How is picketing a funeral any different than picketing any other day of the week? A wedding? A birthday? Someone just having a crappy day who doesn't want to be bothered? State of mind is a weak argument -- on those grounds, I could tell someone my dog just got hit by a car and I don't want to see anyone trying to picket my gay rights event because it would just further upset me...or maybe I just had a baby, and I just don't feel like dealing with anyone's shit trying to bring me down, because who wants to raise their kid in a world that's mean and spiteful?
They're not even picketing AT the funeral or even on the funeral grounds. Nobody is putting a top hat on and tap-dancing on anybody's grave. In fact, WBC usually shows up for a very negligible amount of time and then leaves. They don't know you, they probably don't even care who you are or what your name is, they just show up and then leave when their time is up and make absolutely no lasting impact except a wave of unnecessary outrage.
Venue choice can affect freedom of speech and assembly. What good is protesting if the only place you're allowed is 10 miles out of town? Why does anyone care what you're saying if they can't see or hear you? Venue choice can also affect the strength of the message you're giving. For WBC's purposes, no matter how much you disagree with them, the venue choice strengthens their voice and makes people take notice. For all intents and purposes, they are highly successful at being activists for their cause.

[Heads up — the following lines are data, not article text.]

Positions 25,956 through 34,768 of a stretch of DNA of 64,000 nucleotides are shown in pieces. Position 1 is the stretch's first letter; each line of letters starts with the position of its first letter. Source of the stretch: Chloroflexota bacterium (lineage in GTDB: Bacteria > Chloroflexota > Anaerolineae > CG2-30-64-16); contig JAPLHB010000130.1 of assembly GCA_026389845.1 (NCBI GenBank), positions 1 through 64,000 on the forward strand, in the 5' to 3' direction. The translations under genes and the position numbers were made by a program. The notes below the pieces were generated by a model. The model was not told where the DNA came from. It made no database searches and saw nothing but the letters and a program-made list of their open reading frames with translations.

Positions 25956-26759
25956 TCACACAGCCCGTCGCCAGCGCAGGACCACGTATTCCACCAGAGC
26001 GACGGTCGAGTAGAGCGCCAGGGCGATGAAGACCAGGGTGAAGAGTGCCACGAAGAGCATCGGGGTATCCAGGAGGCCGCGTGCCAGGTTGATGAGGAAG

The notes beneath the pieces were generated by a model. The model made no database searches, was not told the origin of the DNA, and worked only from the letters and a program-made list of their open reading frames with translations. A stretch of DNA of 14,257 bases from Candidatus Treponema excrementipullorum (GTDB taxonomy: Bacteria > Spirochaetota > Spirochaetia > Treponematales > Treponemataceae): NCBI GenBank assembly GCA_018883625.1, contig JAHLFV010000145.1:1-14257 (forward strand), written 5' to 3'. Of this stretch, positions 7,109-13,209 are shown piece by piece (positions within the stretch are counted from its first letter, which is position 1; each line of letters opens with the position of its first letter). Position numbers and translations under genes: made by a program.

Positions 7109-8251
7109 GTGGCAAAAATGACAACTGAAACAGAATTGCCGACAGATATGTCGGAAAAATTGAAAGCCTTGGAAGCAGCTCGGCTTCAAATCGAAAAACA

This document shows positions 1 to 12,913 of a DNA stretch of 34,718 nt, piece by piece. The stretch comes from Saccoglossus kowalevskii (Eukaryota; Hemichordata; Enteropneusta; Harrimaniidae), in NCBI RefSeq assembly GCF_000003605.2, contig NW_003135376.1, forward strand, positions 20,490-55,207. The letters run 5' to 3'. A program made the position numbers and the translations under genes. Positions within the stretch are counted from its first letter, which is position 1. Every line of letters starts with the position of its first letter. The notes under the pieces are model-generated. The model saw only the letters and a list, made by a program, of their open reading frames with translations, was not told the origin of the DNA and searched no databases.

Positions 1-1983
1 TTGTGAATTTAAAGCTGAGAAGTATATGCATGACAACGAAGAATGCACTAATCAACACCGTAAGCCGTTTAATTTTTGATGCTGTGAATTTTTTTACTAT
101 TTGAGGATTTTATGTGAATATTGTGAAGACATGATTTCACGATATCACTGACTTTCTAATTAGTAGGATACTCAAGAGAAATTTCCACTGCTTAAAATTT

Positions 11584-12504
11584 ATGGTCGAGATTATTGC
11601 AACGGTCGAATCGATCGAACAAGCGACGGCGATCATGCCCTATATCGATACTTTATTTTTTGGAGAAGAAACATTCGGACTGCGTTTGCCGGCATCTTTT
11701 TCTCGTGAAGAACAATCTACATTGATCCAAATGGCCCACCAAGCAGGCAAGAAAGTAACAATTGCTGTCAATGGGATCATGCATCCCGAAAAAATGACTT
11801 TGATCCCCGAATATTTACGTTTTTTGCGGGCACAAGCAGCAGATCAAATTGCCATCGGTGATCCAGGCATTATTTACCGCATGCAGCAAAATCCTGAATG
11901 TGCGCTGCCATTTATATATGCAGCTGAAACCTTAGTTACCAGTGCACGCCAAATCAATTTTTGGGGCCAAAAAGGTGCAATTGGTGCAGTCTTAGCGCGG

This is hardly inciting a riot -- the only violence being brought up is by everyone else BUT the WBC. Their words aren't directly stirring a panic the way yelling "fire" would, they are NOT inciting direct violence by saying things like "go out and beat up a homo today" -- in fact, they are peaceful, as much as that word goes against their message. They smile, they take the abuse others give them, and they practice their legal rights while obeying the law, which, now that I've examined both sides, is actually a lot more than I can say of those opposing them. Being on the perceived right side of an issue is not a carte blanche to do whatever you want without regards to the opposition. You can still be right in your stance on an issue and make the wrong choices.
They hardly deserve sympathy -- their opinion certainly doesn't merit much respect and nobody has to listen to them fairly if they don't want to, but disagreeing with someone's view, however appalling you find it, is never grounds for taking away their right to express it. Ever. I stand by their rights and I would defend to death their right to say it, as the saying goes. In fact, I think it would be hilarious if they picketed my funeral. I wouldn't want my family to give them the time of day or the satisfaction of being upset. I would want them to laugh at how much time they're wasting and encourage others to do the same.